Evil is the total darkness.

 

Most of us love the good most of the time, but sometimes we are mean or confused and move into the dark for a while. That just means that we can be bad, but bad is not the same as evil.  No, evil is a very, very rare thing.  And real evil is very, very scary. That kind of true evil is when someone hates life, hates being awake and being smart and happy, and hates being creative and wants to take all those things away from everyone else.  If being bad is going into the dark, evil is going into the blackness and trying to drag others in with you and planning to lock the door.  And sometimes evil is very hard to notice, because evil can be a trickster. God needs us to be smart enough to see evil, even in the dark. And God needs us to stand up against evil. Yes, sometimes this is hard. 

 

So God needs us to be brave. And sometimes we must be very, very brave. But God will never leave you.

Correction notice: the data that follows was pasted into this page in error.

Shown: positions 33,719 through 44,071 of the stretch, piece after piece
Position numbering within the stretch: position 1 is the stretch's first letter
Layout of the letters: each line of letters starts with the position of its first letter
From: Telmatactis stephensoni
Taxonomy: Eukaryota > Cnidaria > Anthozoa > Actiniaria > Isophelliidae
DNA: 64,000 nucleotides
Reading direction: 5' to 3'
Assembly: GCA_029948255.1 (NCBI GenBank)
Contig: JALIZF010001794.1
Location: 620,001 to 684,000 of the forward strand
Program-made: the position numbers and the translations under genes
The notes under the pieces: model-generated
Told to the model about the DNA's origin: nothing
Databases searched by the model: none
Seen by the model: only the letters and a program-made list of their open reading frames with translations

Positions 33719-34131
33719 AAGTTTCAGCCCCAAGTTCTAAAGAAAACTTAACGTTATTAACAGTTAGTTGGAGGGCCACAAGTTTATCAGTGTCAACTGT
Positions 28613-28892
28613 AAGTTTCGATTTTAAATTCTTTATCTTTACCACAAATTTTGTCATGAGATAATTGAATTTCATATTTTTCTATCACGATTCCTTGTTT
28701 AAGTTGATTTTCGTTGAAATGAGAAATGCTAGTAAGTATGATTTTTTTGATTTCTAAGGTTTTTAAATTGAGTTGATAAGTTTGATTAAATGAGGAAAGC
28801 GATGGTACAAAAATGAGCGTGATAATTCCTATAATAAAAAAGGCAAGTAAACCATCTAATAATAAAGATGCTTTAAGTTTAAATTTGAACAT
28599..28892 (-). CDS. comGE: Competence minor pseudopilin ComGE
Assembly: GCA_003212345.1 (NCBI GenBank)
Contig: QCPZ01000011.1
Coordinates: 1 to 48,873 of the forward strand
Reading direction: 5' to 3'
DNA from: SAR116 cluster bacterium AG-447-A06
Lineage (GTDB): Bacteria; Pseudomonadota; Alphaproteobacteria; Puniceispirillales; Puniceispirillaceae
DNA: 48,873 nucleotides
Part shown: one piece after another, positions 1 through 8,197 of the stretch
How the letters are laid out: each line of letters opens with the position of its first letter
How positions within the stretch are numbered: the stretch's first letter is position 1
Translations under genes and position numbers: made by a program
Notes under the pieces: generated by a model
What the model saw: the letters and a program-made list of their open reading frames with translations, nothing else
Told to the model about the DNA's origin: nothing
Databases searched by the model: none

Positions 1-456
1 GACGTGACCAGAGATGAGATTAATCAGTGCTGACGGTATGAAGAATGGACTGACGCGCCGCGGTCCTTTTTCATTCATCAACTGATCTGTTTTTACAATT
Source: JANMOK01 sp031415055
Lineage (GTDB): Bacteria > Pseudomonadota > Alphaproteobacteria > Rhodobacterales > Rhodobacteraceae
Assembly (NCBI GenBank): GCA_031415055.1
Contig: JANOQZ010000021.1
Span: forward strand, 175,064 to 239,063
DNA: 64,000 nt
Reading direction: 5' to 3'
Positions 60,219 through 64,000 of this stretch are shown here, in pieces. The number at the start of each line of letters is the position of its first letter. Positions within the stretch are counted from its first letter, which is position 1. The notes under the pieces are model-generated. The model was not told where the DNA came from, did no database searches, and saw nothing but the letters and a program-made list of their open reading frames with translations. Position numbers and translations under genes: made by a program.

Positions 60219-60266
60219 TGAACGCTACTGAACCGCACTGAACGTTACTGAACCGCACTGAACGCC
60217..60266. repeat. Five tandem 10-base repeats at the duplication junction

A Footnote:

My answers to a child’s “WHY?” questions may not be yours, but the questions themselves tend to be the same. By the way: Children have extraordinary olfactory equipment - they can smell spiritual and ethical hypocrisy, phoniness and – especially -- hollowness like a dog can smell fear. No catechism or other moral and spiritual instruction can pass the “smell test” without some authenticity of spirit. Many adults stumble over a threshold problem — too few of us live the integrity or morality we preach. Of course, no one of us leads a perfect life. But if we adults don’t attempt to provide moral and spiritual guidance to the next generation, who will? The point of this exercise to be ready when a child asks you “WHY?”. Better to get heartfelt instruction from a humble, damaged and imperfect believer than to hear platitudes from a hollow soul…

JBG